Thursday, September 19, 2013
Public Written Apology to Norm Breyfogle
Although I was originally a Marvel collector, it wasn’t long before I added Batman titles to my pull list.
This is because of one fundamental truth of comic books:
There is no better comic than a good Batman story.
Along with mini series and specials, I followed the main Batman title, then run by Marv Wolfman and Jim Aparo. I steered clear of Detective because of what I considered in my young and foolish days as images “not looking like the real Batman.” My opinion was no doubt colored by the occasional issues seen as a child with Batman drawn by Aparo, or by the representationally similar Neal Adams, and all those who copied his style. Aparo’s art is still what pops into my head first when I think of the Caped Crusader.
Needless to say, I wasn’t too happy with any crossovers or the creative team switcheroo when he and Alan Grant came over to “my” title in 1990. I also, at first, steered clear of Shadow of the Bat when they left the main title to launch it two years later and their Anarky series as well.
Fortunately, I did gain some wisdom with age.
Part of that involved figuring out that there are different comic book writers out there, and I would have a better chance of enjoying the stories if I followed for writers I liked instead of characters.
This led me to spend more time looking at Mr. Breyfogle’s art as I followed Steve Englehart to the 2000 Hellcat mini-series, and J. M. DeMatteis to the ill-fated (possibly ill conceived?) 2001 Spectre series.
There were also plenty of viewings of his take on Bruce Wayne and company once I discovered Alan Grant was one of that group of writers from the British Isles, who cut their teeth on 2000 A.D., and brought all manner of awesomely insane ideas to the comics on our shore.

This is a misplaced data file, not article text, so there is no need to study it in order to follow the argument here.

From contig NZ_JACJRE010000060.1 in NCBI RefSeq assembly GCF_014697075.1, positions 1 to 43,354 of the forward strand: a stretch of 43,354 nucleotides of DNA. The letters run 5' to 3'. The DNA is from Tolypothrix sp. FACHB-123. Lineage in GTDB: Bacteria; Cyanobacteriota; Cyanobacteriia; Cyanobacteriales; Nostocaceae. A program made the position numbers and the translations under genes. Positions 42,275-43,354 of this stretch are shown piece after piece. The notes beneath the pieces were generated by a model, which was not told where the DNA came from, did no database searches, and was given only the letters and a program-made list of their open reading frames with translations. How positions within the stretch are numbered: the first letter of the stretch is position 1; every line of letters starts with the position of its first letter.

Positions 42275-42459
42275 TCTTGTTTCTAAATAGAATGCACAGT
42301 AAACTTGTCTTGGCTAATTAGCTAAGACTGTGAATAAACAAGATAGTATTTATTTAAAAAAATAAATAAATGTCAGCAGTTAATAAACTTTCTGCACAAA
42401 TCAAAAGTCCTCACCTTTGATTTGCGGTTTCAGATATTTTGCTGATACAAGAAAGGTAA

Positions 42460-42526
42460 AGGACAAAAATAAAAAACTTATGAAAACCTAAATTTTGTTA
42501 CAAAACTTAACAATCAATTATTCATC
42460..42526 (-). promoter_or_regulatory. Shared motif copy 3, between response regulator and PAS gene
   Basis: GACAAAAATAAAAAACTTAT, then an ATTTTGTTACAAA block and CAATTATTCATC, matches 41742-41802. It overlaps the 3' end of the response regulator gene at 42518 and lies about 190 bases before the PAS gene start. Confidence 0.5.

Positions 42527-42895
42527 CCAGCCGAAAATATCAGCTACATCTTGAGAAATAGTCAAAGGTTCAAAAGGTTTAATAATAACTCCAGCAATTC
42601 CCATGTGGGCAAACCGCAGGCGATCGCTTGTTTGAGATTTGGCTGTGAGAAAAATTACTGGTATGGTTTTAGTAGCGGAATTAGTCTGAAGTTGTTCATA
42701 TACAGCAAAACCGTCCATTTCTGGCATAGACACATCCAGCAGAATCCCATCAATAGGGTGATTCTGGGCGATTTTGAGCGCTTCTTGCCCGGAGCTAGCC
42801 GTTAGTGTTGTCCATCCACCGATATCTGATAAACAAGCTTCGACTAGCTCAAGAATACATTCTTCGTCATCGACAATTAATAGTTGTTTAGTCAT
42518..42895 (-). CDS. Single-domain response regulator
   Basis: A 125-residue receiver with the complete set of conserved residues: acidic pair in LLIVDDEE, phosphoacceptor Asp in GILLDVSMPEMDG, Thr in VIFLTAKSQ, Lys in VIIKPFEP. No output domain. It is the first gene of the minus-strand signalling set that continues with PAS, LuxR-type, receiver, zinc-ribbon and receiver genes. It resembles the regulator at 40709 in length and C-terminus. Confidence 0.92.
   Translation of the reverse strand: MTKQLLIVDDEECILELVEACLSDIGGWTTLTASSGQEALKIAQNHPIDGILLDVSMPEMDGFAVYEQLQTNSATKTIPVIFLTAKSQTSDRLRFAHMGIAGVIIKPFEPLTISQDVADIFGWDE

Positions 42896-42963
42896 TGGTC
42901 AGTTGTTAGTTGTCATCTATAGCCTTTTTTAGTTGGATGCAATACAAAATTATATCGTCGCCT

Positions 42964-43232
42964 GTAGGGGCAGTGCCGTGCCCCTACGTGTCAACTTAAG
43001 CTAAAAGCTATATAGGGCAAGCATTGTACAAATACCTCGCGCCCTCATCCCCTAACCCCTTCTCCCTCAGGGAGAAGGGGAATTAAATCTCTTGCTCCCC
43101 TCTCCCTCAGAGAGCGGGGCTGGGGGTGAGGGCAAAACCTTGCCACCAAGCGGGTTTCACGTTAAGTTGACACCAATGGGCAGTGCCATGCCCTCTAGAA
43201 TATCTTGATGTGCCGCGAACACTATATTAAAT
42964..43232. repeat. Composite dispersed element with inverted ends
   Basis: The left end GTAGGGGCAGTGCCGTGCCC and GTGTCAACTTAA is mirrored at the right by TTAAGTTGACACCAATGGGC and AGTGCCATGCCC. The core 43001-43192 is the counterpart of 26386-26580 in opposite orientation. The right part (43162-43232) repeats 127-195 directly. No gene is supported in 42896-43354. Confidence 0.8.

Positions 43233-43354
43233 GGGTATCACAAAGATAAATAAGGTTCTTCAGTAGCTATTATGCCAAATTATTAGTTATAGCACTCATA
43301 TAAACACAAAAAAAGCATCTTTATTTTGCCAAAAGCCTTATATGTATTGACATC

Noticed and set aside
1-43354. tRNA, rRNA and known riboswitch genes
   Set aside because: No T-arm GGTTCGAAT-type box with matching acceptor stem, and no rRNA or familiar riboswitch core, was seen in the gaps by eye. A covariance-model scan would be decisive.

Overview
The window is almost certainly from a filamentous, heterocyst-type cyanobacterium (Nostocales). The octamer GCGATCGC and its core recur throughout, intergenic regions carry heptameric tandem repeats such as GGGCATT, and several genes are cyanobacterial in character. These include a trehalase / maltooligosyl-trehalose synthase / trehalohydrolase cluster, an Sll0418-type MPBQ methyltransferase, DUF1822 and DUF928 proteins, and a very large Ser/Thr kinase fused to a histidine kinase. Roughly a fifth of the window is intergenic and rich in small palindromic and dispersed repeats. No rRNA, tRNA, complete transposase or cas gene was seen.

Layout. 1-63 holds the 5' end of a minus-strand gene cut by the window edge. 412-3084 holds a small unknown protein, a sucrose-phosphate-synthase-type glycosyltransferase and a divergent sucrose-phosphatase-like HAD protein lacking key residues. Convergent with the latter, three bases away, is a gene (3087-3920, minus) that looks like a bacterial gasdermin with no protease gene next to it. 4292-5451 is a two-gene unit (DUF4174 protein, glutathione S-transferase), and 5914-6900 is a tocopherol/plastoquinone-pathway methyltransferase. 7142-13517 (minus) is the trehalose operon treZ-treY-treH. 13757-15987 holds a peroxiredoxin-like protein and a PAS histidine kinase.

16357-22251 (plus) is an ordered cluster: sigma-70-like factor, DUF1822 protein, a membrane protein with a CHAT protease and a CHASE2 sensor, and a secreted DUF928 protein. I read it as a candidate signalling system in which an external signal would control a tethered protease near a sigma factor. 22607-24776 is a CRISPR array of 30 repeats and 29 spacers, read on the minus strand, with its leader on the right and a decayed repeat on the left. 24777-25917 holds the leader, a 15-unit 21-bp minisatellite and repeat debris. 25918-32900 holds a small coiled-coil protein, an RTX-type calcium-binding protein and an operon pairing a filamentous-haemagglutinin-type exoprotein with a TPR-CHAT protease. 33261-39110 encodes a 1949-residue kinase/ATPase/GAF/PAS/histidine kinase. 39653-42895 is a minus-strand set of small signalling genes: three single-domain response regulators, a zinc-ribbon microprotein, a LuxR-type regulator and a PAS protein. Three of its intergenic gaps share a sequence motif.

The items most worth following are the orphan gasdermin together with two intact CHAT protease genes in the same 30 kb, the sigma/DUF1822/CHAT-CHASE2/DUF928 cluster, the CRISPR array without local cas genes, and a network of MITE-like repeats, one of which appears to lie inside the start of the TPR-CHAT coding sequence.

Comic savvy readers who remember some of my other posts will also notice, writers or no writers, I was following favorite characters, reinforcing that I am still full of crap. (For comic fans playing the home game: Hellcat touched on the Hawkeye and Mockingbird story, Spectre was Hal Jordan at the time…and as for Batman, see above.)
My eye grew a little more trained, and I started to appreciate different artistic approaches. Eventually I came to what can be a nearly impossible realization for many comic fans and a similar number of comics creators:
The superior version of a character may not be the one from when you were five years old.
Norm Breyfogle’s approach is an amazing fit to the dark and twisted world of Gotham City. His stylized versions of it as well as Batman, his allies, and his enemies goes a long way to capture the raw emotions and mental issues bubbling under the surface of the characters and locations. Also, even without Scarecrow’s fear toxin, his exaggerations are likely an indication of how these outlandish individuals at their most theatrical would be perceived by the common man.
I am also awarding him bonus points for his work in the two series listed above as being one of the (un)holy trinity of comic book artists who render the most incredible and mind twisting versions of haunted, chaotic and evil otherworldly realms.
Again, for those playing at home, the other two are Tom Mandrake, and Kelley Jones, both of whom also have come up with some truly terror inspiring visions of the Dark Knight and his rogues gallery. (Coincidently, both have done regular, and vampire involved Bat-stories.)
The strongest way I can render this apology is with my wallet. (Or with more of my wallet if you count all the back issues and compilations of Detective, Shadow of the Bat and Anarky, I’ve hunted down.)
With many more years’ geexperience, my comic purchases have become much more limited and, finally, exclusively author based. However, when I saw he was drawing the new Batman Beyond Digital First series, I ordered the 100,000 Clowns trade without checking who wrote it.
It turns out I do like the writing as well, but that’s merely icing on the cake at this point.
Since the Bruce Wayne in many of the Bat-comics of my most avid collecting years was drawn by Norm Breyfogle, the one training Terry McGinnis now looks like the REAL Batman. This gives me yet another reason to ignore the Nu52 as the Beyond world is obviously the REAL DC Universe Now.
Sorry for my youthful doofishness Norm,
May you always continue to be awesome!